In works like Noisy Student Training [4] and SimCLRV2 [5] the authors use additional unlabeled data when training the student model. So, you would use your teacher model to generate the ground-truth distribution on the unlabeled dataset. This helps to increase the generalizability of the model to a great extent. This approach is only feasible when unlabeled data is available in the domain of the dataset you’re dealing with. Sometimes, it may not be the case (healthcare, for example). In [4], Xie et al. explore techniques like data balancing and data filtering in order to mitigate the issues that may arise when incorporating unlabeled data when training the student model.

Don’t use Label-Smoothing When Training the Teacher Model

Label-smoothing is a technique used to relax the high confidence predictions produced by models. It helps to reduce overfitting but it is not recommended to use label-smoothing when training the teacher model since its logits are anyway scaled by some temperature. Hence using label-smoothing in a knowledge distillation situation is not typically recommended. You can check out this article to know more about label-smoothing.

Using Higher Temperature Values

Hinton et al. recommends using higher temperature values to soften the distributions predicted by the teacher model so that the soft-labels can contain even more information for the student model. This is especially useful when dealing with small datasets. For larger datasets, the information becomes available by means of the number of training examples. Refer to the extended softmax section again if this is not clear as to why using a higher temperature might be better in softening the predicted distributions.

We will be exploring these recipes shortly in the next section.

Experimental results

Let’s first review the experimental set up. I used the Flowers dataset for my experiments. Unless otherwise specified, I used the following configurations -

Here’s the Colab Notebook that you can follow along →

Section 8

Baseline Student Model

To make the performance comparisons fair, let's also train the shallow CNN from scratch and observe its performance. Note that in this case, I used Adam as the optimizer with a learning rate of 1e-3.

Section 10

The Training Loop

Before we see the results, I wanted to shed some light on the training loop and how I was able to wrap that inside the classic model.fit() call. This is how the training loop looks like -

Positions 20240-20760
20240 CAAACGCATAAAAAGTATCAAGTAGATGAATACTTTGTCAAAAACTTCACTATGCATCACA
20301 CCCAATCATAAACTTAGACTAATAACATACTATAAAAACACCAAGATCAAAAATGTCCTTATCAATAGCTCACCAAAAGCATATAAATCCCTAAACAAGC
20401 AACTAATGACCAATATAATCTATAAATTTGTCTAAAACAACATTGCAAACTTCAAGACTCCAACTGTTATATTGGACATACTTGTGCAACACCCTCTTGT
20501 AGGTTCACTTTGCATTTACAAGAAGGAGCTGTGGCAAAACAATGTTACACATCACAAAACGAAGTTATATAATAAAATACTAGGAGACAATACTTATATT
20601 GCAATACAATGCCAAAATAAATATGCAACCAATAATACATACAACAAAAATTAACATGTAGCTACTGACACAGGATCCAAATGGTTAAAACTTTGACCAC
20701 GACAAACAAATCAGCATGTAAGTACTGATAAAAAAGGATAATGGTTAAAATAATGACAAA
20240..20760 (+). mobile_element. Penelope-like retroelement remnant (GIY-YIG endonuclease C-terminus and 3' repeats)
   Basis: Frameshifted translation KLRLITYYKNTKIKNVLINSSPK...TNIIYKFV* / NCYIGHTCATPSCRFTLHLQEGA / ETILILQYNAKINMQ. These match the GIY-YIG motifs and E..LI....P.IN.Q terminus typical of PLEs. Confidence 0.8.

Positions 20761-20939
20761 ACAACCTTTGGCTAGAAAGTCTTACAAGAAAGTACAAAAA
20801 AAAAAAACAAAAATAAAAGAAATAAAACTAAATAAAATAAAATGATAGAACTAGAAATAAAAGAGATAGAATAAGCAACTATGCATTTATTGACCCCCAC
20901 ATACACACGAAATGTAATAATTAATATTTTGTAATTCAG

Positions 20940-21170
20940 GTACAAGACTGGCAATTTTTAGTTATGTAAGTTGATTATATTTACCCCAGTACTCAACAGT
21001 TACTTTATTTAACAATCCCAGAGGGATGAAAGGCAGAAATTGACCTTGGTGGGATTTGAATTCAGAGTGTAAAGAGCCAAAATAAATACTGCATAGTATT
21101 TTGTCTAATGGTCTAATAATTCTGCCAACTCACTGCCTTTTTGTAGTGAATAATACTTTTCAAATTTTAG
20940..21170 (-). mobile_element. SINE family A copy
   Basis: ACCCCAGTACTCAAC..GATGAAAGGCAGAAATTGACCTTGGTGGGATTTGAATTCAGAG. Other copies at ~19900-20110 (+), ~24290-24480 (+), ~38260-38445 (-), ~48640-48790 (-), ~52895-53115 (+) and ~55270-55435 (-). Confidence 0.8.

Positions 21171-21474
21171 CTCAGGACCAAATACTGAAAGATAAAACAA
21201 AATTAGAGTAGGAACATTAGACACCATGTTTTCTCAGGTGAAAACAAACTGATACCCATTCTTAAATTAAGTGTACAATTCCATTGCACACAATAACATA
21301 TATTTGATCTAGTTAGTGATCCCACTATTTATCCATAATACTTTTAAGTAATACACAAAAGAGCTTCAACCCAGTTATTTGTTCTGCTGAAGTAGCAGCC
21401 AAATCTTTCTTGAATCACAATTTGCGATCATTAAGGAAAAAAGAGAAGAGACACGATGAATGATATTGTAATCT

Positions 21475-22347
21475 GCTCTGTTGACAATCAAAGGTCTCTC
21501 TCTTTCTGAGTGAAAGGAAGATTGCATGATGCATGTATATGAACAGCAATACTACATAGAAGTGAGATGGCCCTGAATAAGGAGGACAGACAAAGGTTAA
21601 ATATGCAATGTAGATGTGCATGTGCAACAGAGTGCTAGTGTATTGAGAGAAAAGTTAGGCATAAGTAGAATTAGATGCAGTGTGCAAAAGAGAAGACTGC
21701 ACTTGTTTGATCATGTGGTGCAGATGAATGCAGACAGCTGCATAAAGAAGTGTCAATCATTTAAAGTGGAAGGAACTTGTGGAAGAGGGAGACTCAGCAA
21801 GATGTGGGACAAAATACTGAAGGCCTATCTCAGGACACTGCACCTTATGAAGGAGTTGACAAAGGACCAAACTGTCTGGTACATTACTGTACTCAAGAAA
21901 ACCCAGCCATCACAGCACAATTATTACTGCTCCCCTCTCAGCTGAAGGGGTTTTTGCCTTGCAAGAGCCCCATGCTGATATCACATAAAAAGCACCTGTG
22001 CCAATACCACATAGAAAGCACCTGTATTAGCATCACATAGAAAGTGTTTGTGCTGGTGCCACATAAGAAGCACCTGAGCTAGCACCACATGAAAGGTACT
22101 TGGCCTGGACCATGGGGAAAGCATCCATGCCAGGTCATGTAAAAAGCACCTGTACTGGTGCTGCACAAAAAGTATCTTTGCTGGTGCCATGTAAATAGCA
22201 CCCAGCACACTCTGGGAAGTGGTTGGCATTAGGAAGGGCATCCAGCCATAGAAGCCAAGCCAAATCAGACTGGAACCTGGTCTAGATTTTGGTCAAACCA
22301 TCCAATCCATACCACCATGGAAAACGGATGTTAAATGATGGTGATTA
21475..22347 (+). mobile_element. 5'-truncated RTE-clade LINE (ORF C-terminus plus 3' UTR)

def train_step(self, data):
        images, labels = data
        teacher_logits = self.trained_teacher(images)
        
        with tf.GradientTape() as tape:
            student_logits = self.student(images)
            loss = get_kd_loss(teacher_logits, student_logits)
        gradients = tape.gradient(loss, self.student.trainable_variables)
        self.optimizer.apply_gradients(zip(gradients, self.student.trainable_variables))

        train_loss.update_state(loss)
        train_acc.update_state(labels, tf.nn.softmax(student_logits))
        t_loss, t_acc = train_loss.result(), train_acc.result()
        train_loss.reset_states(), train_acc.reset_states()
        return {"loss": t_loss, "accuracy": t_acc}

The train_step() function should be an easy read if you are already familiar with how to customize a training loop in TensorFlow 2. Notice the get_kd_loss() function. This can be any of the loss functions we have discussed do far. We are using a trained teacher model here, the model we fine-tuned earlier. With this training loop, we can create an entire model that can be trained with a .fit() call.

First, create a class extending tf.keras.Model -

class Student(tf.keras.Model):
    def __init__(self, trained_teacher, student):
        super(Student, self).__init__()
        self.trained_teacher = trained_teacher
        self.student = student

When you extend the tf.keras.Model class, you can put your custom training logic inside the train_step() function (it's provided by the class). So, in its entirety, the Student class would look like this -

class Student(tf.keras.Model):
    def __init__(self, trained_teacher, student):
        super(Student, self).__init__()
        self.trained_teacher = trained_teacher
        self.student = student

    def train_step(self, data):
        images, labels = data
        teacher_logits = self.trained_teacher(images)
        
        with tf.GradientTape() as tape:
            student_logits = self.student(images)
            loss = get_kd_loss(teacher_logits, student_logits)
        gradients = tape.gradient(loss, self.student.trainable_variables)
        self.optimizer.apply_gradients(zip(gradients, self.student.trainable_variables))

        train_loss.update_state(loss)
        train_acc.update_state(labels, tf.nn.softmax(student_logits))
        t_loss, t_acc = train_loss.result(), train_acc.result()
        train_loss.reset_states(), train_acc.reset_states()
        return {"train_loss": t_loss, "train_accuracy": t_acc}